A nationally syndicated editorial attempted to persuade readers on the merits of New York’s problematic “may issue” handgun permit law and why the U.S. Supreme Court should leave it intact. But they made a better case for why the law should be struck down.
The Supreme Court recently heard oral arguments in New York State Rifle & Pistol Association v. Bruen and their decision will likely come at the end of the current term. Early reviews suggest the Supreme Court justices were skeptical of the law, which might be an insight that NYSRPA might be expecting a significant Second Amendment victory.
Time On Your Side
Bloomberg News’ Editorial Board told readers they know better about community safety, self-defense and why law-abiding Americans, specifically New Yorkers, should or should not be allowed to carry firearms beyond their home. They misrepresented the Supreme Court’s role and jurisprudence in arguments favoring New York’s “may issue” permit law. They claimed time and age is more important than Constitutionality.
“A recent hearing left the impression that the Supreme Court…is inclined to strike down a gun law that’s been on the books for more than 100 years,” the editors opined. “That would be a grievous error…” They added, “The law, passed by New York state at the turn of the last century, says that those who wish to carry a firearm in public must show ‘proper cause,’…”
Time isn’t the legal measuring stick regarding laws restricting fundamental American rights. The “time” that matters in constitutional terms is the history and tradition at the time of enactment of the Second and Fourteenth Amendments. Time is not on Bloomberg’s side. There’s a stronger argument for striking New York’s “may issue” law – nearly 415-years worth. Jonathan Turley, a professor at George Washington University Law School, described the flaws of New York’s law.
“There are few constitutional rights that have been debated so long in this country as gun rights,” Turley explained. “Indeed, before other Englishmen were given a written guarantee of the right to bear arms, colonists in Virginia in 1607 were given such a written guarantee by the Crown.”
The right of Americans to protect themselves was recognized more than 400 years ago as God-given. The Founders enumerated these rights, including the Second Amendment, “unalienable” and “endowed by their Creator,” and are protected as rights of individuals under the U.S. Constitution.
New York is one of only eight states that impose “may issue” restrictions on concealed carry permit applicants. Bureaucrats are the arbiters of God-given rights when deciding if law-abiding New Yorkers have a “proper cause” to bear arms.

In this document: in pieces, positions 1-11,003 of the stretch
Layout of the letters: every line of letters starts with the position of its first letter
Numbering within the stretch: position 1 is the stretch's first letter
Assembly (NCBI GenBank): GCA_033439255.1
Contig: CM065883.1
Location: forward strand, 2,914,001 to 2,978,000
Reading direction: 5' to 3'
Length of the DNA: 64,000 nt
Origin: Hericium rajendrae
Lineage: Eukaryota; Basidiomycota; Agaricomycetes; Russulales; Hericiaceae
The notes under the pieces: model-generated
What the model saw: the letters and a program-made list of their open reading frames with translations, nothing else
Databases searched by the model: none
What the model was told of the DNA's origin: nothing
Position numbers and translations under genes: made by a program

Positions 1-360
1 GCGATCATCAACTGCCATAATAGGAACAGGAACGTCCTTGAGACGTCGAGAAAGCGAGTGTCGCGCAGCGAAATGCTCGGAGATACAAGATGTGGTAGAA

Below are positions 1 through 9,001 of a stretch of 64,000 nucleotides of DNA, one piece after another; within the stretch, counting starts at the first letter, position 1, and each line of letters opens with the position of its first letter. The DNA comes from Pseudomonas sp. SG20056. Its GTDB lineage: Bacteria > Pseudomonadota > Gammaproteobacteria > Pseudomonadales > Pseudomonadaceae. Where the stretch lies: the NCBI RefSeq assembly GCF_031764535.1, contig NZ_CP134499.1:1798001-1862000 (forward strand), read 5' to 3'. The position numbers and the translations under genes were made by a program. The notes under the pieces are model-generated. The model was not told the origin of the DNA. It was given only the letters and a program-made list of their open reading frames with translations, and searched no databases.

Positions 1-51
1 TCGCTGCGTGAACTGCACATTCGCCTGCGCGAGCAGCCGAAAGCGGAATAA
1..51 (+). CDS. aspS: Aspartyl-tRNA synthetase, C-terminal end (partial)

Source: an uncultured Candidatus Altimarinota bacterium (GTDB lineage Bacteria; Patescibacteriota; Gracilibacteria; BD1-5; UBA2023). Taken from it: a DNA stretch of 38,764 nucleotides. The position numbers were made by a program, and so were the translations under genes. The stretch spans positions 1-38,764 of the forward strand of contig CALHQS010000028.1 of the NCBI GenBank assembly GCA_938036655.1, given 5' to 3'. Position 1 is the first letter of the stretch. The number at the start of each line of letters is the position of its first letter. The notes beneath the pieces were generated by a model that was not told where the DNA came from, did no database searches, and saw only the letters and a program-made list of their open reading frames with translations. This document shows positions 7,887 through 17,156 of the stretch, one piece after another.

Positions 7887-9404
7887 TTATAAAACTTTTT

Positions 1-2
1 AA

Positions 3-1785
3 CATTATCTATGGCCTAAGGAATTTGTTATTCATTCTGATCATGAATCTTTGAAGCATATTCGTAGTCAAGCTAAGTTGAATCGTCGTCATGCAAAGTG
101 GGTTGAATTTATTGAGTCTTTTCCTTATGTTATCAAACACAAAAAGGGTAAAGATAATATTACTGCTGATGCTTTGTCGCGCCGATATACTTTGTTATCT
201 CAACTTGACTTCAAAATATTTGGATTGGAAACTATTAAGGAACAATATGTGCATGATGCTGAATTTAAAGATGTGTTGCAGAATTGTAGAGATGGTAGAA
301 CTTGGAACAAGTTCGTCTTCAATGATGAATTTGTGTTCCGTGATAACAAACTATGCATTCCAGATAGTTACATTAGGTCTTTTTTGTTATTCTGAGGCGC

Americans don’t need to look back 400 years — or even 100 — to understand the problems with this system. No one, for example, would continence a need to show an unelected bureaucrat “proper cause” to exercise their First Amendment rights.
Last year in California, another “may issue” state with strict gun control laws, Santa Clara County’s district attorney indicted four people, including some within the Santa Clara County Sheriff’s office, of bribery and conspiracy for trading handgun permits for iPads.
In New York, federal prosecutors uncovered a pay-to-play scheme within the New York Police Department’s “may issue” licensing division where workers were paid thousands of dollars to rubber-stamp carry permits and four officers were arrested.
The Founding Fathers had the foresight to recognize that rights, especially those regarding firearms, must be enshrined and guaranteed to keep them safe from corrupt government officials. NYSRPA’s Supreme Court challenge to New York’s “may issue” law is a prime example, regardless of how long the state law has been on the books.
Acknowledging the Problem
Bloomberg’s editorial was syndicated in several news outlets, including the Washington Post, the Orlando Sentinel, the Quad City Times and others. The editors recognize the ongoing crime surge. They acknowledge criminals, including those in New York, already illegally possess firearms, “making crowded city streets, subways and buses less safe.” The suggestion that law-abiding citizens must show “proper cause” to protect themselves from vicious criminals is preposterous.
In Los Angeles, District Attorney George Gascon’s leniency towards criminals is well documented, including announcing the release of a convicted murderer after serving only a fraction of a 50-year sentence. The LAPD also announced by press release they couldn’t adequately protect the victims of follow-home robberies and that victims should “cooperate and comply.”
In New York City, the police commissioner and outgoing mayor can’t keep city residents safe and only throw blame at each other while crime surges. It’s no surprise the new mayor-elect, Eric Adams, won by running on a message of community safety. It would be leaving New York’s “may issue” law in place that would in fact keep law-abiding New Yorkers in greater danger.
In the last eleven months, 16.7 million Americans passed a National Instant Criminal Background Check System (NICS) verification to purchase a firearm. This is the second-highest year on record, behind only last year’s total of 21 million. The message to bureaucrats and editorial boards across the country is simple and clear. If they can’t get public safety from those in charge, they’ll do it themselves. The Supreme Court can ensure they can.
Larry Keane is SVP for Government and Public Affairs, Assistant Secretary and General Counsel of the National Shooting Sports Foundation.